paradoxical


Also found in: Thesaurus, Medical, Encyclopedia, Wikipedia.

par·a·dox

 (păr′ə-dŏks′)
n.
1. A statement that seems to contradict itself but may nonetheless be true: the paradox that standing is more tiring than walking.
2. A person, thing, or situation that exhibits inexplicable or contradictory aspects: "The silence of midnight, to speak truly, though apparently a paradox, rung in my ears" (Mary Shelley).
3. A statement that is self-contradictory or logically untenable, though based on a valid deduction from acceptable premises.

[Latin paradoxum, from Greek paradoxon, from neuter sing. of paradoxos, conflicting with expectation : para-, beyond; see para-1 + doxa, opinion (from dokein, to think; see dek- in Indo-European roots).]

par′a·dox′i·cal adj.
par′a·dox′i·cal·ly adv.
par′a·dox′i·cal·ness n.
American Heritage® Dictionary of the English Language, Fifth Edition. Copyright © 2016 by Houghton Mifflin Harcourt Publishing Company. Published by Houghton Mifflin Harcourt Publishing Company. All rights reserved.
ThesaurusAntonymsRelated WordsSynonymsLegend:
Adj.1.paradoxical - seemingly contradictory but nonetheless possibly true; "it is paradoxical that standing is more tiring than walking"
incomprehensible, inexplicable - incapable of being explained or accounted for; "inexplicable errors"; "left the house at three in the morning for inexplicable reasons"
Based on WordNet 3.0, Farlex clipart collection. © 2003-2012 Princeton University, Farlex Inc.

paradoxical

adjective contradictory, inconsistent, impossible, puzzling, absurd, baffling, riddling, ambiguous, improbable, confounding, enigmatic, illogical, equivocal, oracular It seems paradoxical that some people who claim to be animal lovers still promote fox-hunting.
Collins Thesaurus of the English Language – Complete and Unabridged 2nd Edition. 2002 © HarperCollins Publishers 1995, 2002
Translations
تناقُضي
paradoxní
paradox
òverstæîu-; mótsagnakenndur
paradoxný
çelişkiliparadoksal

paradoxical

[ˈpærəˈdɒksɪkəl] ADJparadójico
Collins Spanish Dictionary - Complete and Unabridged 8th Edition 2005 © William Collins Sons & Co. Ltd. 1971, 1988 © HarperCollins Publishers 1992, 1993, 1996, 1997, 2000, 2003, 2005

paradoxical

[ˌpærəˈdɒksɪkəl] adjparadoxal(e)
Collins English/French Electronic Resource. © HarperCollins Publishers 2005

paradoxical

adjparadox; personwidersprüchlich
Collins German Dictionary – Complete and Unabridged 7th Edition 2005. © William Collins Sons & Co. Ltd. 1980 © HarperCollins Publishers 1991, 1997, 1999, 2004, 2005, 2007

paradoxical

[ˌpærəˈdɒksɪkl] adjparadossale
Collins Italian Dictionary 1st Edition © HarperCollins Publishers 1995

paradox

(ˈpӕrədoks) noun
a statement etc that seems to contradict itself but which is nevertheless true. If your birthday is on February 29 you could state the paradox that you are thirteen years old although you have only had three birthdays.
ˌparaˈdoxical adjective
ˌparaˈdoxically adverb
Kernerman English Multilingual Dictionary © 2006-2013 K Dictionaries Ltd.

paradoxical

adj paradójico
English-Spanish/Spanish-English Medical Dictionary Copyright © 2006 by The McGraw-Hill Companies, Inc. All rights reserved.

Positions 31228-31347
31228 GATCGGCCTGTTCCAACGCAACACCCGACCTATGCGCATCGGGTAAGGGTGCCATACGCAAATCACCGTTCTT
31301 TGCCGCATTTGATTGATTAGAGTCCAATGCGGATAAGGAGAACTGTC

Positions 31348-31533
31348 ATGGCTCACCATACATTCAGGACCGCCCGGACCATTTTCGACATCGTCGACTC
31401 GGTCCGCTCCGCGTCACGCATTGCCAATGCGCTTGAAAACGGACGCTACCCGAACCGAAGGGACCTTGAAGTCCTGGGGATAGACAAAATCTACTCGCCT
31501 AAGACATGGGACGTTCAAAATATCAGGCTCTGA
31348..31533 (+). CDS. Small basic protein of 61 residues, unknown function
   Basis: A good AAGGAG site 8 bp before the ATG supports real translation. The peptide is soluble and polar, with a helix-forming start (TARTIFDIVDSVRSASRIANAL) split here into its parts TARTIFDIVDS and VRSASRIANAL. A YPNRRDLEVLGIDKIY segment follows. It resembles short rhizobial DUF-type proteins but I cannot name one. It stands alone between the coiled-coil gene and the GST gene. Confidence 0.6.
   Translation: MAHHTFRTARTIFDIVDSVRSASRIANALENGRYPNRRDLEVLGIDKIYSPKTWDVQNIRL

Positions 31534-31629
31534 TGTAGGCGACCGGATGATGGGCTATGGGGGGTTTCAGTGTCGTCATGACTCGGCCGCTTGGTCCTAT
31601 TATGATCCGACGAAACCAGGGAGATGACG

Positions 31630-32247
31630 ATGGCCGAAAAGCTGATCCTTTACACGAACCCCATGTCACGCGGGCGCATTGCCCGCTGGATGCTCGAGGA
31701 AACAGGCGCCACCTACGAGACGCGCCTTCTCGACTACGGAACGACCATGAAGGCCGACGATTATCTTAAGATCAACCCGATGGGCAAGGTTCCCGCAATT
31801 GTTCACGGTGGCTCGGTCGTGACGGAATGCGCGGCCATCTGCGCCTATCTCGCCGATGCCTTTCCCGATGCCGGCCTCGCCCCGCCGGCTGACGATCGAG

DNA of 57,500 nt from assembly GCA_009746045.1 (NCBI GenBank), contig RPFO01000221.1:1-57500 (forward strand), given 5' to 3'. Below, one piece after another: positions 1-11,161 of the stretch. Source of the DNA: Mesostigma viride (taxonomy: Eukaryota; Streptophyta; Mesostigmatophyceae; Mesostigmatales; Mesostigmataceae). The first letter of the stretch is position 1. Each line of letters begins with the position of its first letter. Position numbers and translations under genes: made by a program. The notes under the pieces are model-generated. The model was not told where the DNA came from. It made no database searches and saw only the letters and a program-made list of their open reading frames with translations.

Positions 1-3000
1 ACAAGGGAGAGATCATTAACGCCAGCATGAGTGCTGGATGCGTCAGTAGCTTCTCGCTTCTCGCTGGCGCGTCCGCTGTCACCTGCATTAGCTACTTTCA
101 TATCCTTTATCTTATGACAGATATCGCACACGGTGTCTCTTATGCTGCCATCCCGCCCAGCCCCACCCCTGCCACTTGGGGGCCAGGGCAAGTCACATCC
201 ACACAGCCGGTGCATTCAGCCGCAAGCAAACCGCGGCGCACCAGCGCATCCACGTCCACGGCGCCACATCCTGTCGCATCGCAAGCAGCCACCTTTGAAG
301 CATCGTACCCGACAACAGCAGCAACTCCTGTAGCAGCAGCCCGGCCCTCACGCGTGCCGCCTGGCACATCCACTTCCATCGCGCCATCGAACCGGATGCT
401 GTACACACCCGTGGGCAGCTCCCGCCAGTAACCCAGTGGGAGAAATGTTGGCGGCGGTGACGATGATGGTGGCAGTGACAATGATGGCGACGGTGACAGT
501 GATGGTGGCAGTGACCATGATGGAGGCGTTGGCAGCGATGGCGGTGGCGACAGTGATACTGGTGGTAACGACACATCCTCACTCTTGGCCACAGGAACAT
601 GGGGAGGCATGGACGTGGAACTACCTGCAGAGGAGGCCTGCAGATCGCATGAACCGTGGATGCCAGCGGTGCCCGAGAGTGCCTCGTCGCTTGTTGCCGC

References in classic literature ?
"You have changed in many respects since your marriage, and for the better," said Sergey Ivanovitch, smiling to Kitty, and obviously little interested in the conversation, "but you have remained true to your passion for defending the most paradoxical theories."
It sounds paradoxical, but I am inclined to think that the weakness and insanity of the curate warned me, braced me, and kept me a sane man.
Not that he treated me to any ingenious sophistries or paradoxical perversities.
"It is a small world," he said, "especially, although it sounds paradoxical, in the big places."
How paradoxical! Yet I expect that is what we shall find in heaven."
Their very chastity, paradoxical as it may seem, is their destruction.
The Sagoths could not understand these seemingly paradoxical instructions, though their purpose was quite evident to me.
The answer which is given by Plato is paradoxical enough, and seems rather intended to stimulate than to satisfy enquiry.
The attempt to express spiritual ideas through the medium of the secular epic, with its battles and councils and all the forms of physical life, is of course rationally paradoxical. It was early pointed out that in spite of himself Milton has in some sense made Satan the hero of the poem--a reader can scarcely fail to sympathize with the fallen archangel in his unconquerable Puritan-like resistance to the arbitrary decrees of Milton's despotic Deity.
As to the opinions which are truly and wholly mine, I offer no apology for them as new, -- persuaded as I am that if their reasons be well considered they will be found to be so simple and so conformed, to common sense as to appear less extraordinary and less paradoxical than any others which can be held on the same subjects; nor do I even boast of being the earliest discoverer of any of them, but only of having adopted them, neither because they had nor because they had not been held by others, but solely because reason has convinced me of their truth.
Never in her life had she seen a man at once so paradoxical and dependable.
His next concern is to explain away the air of paradox, for James was never wilfully paradoxical. "Undeniably," he says, "'thoughts' do exist." "I mean only to deny that the word stands for an entity, but to insist most emphatically that it does stand for a function.